I’ve used the terms modernism and postmodernism a couple times already and some of you may be wondering what in the world I’m talking about. So, let’s define them.
Modernism: Prior to the Renaissance everyone believed in God and the supernatural. But around 1500 several things happened. Gutenberg developed the printing press which made books available to the masses and learning grew exponentially. Martin Luther began the Reformation, the Renaissance began with the whole new emphasis on art, science, humanism, etc. Reality was what you could see and measure. The myth of progress captivated the world. Man came to believe that science would solve all the problems of mankind. Science would discover the cure for all diseases, control the weather, end poverty, bring about world peace, etc. There were World Fairs touting the marvels of the modern age. This period, called “Modernism,” lasted from the 1500’s to 1960’s. Incidentally, lots of folks believed in post-millennialism as a direct result of this. They thought we were in the millennium and Christ was coming back at the end of it. But that’s another lesson.
Postmodernism: But after the Second World War, people were disillusioned. (Including the post-millennialists) The war to end all wars (WWI) didn’t. WWII and the holocaust happened. It was obvious we weren’t going to bring about world peace. Science wasn’t curing very many diseases. In fact, cancer was becoming more and more prevalent. People recognized that science wasn’t solving man’s problems. Science hadn’t brought about a utopia of progress uniting the human race like it promised. In fact, modernism was rather weak on relationships. People were just cogs in the machine. So, society began rejecting modernism (science) and moving toward something we call “postmodernism.” The name “post”-modernism means “after”-modernism. People are now looking for something else to explain reality. Since naturalism has rejected the existence of God, we have moved from science (with its truth/facts) to existentialism which is basically experience, spirituality, and pragmatism (whatever works).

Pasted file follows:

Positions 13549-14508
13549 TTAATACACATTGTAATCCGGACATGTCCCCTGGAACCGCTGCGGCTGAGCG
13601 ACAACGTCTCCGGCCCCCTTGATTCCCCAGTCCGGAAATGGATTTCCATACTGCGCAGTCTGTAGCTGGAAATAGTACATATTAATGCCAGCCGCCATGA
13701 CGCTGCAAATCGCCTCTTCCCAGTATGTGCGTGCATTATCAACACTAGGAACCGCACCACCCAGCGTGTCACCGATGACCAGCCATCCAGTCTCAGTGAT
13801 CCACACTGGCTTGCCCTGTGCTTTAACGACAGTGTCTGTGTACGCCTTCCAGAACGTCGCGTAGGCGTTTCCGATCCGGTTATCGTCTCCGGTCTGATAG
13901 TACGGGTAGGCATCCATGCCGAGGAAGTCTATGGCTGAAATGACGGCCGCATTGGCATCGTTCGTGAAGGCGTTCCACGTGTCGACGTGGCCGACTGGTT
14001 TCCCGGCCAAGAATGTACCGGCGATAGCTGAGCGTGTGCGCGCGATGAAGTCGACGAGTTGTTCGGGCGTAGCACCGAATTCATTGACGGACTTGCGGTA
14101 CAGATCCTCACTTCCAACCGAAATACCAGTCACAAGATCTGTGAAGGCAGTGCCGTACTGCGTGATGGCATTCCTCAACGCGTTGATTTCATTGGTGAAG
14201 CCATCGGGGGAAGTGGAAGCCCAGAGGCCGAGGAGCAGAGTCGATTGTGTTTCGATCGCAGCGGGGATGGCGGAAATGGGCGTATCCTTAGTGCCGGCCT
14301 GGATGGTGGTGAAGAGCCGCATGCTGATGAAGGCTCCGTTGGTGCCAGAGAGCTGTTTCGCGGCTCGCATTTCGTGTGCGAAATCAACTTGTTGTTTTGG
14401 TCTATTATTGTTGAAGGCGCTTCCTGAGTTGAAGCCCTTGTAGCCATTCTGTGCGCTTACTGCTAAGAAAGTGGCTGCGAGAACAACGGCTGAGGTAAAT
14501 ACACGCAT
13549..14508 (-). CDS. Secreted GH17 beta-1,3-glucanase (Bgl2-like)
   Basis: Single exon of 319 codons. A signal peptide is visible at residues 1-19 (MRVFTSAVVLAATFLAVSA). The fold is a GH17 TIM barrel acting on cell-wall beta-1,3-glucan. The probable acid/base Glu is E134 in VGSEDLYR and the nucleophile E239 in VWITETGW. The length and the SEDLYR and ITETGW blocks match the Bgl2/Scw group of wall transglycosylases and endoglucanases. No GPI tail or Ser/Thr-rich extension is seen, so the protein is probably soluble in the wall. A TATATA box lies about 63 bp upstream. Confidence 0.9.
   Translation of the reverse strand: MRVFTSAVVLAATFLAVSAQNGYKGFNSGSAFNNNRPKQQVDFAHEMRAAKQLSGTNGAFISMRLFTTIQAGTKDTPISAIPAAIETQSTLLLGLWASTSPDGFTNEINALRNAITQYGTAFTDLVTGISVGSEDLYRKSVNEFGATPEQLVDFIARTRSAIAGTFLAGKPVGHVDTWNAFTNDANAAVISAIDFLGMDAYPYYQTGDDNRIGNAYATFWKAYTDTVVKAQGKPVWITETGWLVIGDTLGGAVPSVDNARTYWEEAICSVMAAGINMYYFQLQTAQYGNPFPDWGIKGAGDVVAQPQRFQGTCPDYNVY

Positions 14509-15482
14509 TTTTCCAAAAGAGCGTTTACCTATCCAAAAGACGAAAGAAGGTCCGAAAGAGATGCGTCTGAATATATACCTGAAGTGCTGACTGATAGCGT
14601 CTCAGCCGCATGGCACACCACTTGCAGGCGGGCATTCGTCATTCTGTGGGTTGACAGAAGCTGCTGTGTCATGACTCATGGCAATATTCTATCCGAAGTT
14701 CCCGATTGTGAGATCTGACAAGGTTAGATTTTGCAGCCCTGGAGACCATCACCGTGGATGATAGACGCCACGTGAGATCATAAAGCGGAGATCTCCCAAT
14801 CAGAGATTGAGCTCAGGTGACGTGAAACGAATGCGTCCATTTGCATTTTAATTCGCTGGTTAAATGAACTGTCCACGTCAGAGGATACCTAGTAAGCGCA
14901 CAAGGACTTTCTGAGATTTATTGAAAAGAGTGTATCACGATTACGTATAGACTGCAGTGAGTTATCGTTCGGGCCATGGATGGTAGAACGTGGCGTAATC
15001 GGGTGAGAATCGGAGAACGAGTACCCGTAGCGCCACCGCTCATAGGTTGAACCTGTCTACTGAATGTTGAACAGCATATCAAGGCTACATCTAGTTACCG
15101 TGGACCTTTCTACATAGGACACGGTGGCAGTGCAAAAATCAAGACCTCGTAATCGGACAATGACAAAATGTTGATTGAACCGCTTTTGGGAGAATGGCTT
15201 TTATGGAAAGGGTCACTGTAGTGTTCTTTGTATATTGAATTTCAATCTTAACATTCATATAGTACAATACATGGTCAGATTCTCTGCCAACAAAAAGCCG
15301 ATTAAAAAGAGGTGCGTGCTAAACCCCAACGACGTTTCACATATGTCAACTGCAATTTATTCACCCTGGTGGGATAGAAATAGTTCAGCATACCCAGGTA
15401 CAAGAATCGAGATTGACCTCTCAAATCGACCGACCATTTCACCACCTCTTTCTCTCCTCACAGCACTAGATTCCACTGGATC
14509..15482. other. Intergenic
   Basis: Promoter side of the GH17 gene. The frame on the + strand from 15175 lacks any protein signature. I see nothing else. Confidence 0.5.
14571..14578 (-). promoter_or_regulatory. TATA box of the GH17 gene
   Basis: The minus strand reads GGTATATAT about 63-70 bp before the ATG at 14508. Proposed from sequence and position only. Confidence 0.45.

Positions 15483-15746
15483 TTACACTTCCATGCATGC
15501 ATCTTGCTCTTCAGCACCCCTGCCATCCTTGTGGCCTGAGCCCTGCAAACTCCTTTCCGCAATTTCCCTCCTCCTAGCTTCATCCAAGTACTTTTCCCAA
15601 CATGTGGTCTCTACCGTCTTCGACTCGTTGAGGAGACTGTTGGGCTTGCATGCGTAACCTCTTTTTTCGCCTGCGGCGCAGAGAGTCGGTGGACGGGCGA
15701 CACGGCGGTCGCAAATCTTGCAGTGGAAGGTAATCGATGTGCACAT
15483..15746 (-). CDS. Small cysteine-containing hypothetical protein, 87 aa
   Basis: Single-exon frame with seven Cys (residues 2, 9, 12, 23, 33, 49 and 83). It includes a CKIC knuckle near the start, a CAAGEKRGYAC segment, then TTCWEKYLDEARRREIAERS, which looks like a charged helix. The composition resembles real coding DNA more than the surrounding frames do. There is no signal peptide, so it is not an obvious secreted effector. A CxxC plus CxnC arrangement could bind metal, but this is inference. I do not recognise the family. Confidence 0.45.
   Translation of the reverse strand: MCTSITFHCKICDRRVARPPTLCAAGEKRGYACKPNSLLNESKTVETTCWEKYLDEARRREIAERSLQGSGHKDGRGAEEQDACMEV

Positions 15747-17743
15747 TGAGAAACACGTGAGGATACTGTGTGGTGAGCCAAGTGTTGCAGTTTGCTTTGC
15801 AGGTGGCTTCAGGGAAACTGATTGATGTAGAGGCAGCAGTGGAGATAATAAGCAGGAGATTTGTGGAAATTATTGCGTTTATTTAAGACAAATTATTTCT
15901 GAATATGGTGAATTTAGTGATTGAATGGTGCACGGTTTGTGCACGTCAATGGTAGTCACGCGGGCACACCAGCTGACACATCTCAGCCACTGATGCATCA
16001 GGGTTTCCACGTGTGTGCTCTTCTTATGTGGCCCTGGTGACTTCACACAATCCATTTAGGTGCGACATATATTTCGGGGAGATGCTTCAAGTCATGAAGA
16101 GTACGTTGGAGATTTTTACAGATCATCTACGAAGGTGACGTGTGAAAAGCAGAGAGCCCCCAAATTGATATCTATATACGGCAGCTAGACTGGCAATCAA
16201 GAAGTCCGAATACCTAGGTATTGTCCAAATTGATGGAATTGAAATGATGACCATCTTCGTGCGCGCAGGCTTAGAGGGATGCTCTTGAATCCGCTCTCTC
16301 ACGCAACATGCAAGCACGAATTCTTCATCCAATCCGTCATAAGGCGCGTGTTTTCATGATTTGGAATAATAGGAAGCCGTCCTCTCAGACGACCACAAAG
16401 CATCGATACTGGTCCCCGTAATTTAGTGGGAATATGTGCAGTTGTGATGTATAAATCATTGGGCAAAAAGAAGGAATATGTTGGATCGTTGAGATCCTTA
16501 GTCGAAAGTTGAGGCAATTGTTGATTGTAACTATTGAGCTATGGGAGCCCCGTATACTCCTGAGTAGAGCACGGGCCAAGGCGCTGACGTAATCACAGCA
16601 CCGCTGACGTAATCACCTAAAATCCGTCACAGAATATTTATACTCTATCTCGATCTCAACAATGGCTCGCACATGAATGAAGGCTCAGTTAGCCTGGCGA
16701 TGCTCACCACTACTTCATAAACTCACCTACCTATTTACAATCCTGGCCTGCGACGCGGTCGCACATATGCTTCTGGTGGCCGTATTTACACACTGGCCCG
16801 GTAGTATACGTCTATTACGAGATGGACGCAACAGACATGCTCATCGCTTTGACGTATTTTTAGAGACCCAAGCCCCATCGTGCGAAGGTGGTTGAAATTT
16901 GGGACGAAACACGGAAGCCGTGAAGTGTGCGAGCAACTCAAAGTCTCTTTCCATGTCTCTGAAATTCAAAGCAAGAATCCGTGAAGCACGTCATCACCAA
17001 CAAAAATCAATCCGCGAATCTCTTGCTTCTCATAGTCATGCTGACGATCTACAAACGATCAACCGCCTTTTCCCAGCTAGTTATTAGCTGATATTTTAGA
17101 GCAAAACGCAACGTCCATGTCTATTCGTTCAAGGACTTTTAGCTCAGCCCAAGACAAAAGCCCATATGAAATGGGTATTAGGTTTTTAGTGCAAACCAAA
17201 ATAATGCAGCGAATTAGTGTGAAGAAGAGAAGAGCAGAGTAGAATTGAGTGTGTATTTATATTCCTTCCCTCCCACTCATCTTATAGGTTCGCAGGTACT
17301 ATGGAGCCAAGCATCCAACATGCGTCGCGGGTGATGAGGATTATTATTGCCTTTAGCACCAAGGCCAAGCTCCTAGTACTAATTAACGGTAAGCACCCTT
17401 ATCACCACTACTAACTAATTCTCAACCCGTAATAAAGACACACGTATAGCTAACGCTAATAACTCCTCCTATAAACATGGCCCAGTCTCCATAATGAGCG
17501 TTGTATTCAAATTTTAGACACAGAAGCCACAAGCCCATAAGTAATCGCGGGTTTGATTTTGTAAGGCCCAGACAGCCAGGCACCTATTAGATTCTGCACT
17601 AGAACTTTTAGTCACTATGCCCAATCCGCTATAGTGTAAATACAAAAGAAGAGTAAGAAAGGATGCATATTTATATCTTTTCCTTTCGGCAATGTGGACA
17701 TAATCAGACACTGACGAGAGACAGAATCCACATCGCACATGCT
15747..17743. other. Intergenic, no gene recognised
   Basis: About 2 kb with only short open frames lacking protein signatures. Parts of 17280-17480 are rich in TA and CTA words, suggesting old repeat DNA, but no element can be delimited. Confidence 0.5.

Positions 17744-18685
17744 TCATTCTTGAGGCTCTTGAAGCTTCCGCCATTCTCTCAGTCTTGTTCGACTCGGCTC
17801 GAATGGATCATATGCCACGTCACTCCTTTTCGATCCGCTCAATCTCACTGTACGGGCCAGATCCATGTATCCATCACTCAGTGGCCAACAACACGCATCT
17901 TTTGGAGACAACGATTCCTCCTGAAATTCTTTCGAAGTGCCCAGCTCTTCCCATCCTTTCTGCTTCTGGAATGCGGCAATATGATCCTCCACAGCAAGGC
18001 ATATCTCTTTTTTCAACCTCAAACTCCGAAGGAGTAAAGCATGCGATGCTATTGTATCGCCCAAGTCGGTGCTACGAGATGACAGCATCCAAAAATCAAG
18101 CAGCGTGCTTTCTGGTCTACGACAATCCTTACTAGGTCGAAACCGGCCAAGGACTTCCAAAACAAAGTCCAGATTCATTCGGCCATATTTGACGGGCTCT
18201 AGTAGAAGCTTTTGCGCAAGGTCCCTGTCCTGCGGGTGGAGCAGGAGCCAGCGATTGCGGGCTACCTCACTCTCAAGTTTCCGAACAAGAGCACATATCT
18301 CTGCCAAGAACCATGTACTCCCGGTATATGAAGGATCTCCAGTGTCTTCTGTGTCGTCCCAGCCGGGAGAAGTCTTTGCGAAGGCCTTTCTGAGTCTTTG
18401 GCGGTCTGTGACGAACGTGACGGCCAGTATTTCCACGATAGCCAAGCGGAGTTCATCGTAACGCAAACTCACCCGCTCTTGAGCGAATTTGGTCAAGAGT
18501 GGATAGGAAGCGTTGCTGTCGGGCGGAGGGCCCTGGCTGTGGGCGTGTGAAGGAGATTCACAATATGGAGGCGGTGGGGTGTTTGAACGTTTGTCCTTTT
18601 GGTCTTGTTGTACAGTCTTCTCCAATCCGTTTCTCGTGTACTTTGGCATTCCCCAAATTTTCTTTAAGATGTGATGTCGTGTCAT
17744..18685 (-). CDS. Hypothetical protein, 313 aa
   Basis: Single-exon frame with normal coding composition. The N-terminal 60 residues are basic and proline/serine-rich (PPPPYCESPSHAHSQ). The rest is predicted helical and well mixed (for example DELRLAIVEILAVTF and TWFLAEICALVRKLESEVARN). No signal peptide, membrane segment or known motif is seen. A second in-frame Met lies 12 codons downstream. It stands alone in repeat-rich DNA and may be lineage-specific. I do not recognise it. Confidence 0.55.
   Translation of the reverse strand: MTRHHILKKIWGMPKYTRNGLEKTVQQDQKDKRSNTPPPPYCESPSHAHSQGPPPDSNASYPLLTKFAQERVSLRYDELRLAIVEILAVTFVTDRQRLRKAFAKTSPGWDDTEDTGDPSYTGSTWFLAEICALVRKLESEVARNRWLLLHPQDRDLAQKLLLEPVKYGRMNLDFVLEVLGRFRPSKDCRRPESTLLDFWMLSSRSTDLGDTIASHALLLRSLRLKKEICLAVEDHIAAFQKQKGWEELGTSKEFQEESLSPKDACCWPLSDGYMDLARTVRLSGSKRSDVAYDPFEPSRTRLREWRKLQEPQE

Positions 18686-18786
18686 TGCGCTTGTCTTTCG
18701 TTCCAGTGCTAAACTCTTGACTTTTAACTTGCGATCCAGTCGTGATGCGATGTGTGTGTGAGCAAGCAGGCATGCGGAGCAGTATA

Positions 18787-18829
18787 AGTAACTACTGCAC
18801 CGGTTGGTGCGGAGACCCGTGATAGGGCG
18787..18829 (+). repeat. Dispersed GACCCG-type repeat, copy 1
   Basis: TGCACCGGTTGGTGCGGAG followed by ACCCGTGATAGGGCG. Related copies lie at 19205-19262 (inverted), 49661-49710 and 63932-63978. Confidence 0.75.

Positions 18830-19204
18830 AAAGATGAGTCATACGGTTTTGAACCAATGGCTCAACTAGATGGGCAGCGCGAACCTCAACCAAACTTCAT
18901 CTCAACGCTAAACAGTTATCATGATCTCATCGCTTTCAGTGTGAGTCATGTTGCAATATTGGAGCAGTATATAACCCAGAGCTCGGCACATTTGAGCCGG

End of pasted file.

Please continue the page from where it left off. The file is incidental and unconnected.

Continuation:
This shift from modernism to postmodernism is a process, and our generation is right in the middle of it and as such, we are all a little of both.
I think one of the best ways to illustrate this is by comparing older commercials with new ones. Old commercials had guys in white lab coats touting the virtues of various products. Why were they in white lab coats? Because it made them look like scientists and led you to believe that what they were claiming was a scientific fact. Postmodern commercials, on the other hand, consist of beautiful and or rugged looking individuals having a good time in exotic locations. Compare the old Coke/Pepsi “taste test” commercials with the more recent ones. The “taste test” was supposedly a scientific measurement. More people preferred Pepsi. Now you are inundated with multiple images of folks having a great time drinking Coke. Or you’re encouraged to just “Be a Pepper,” etc.
Let’s get back to our discussion of the major world views.The following Chart gives a basic overview of how each world view answers the world view questions.3
Tim Keller, The Supremacy of Christ and the Gospel in a Postmodern World. Audio message from desiringgod.org.
2 Ronald Nash, World-Views in Conflict. p. 16.
3 A modified version of a chart from Mindgames seminar by Probe Ministries.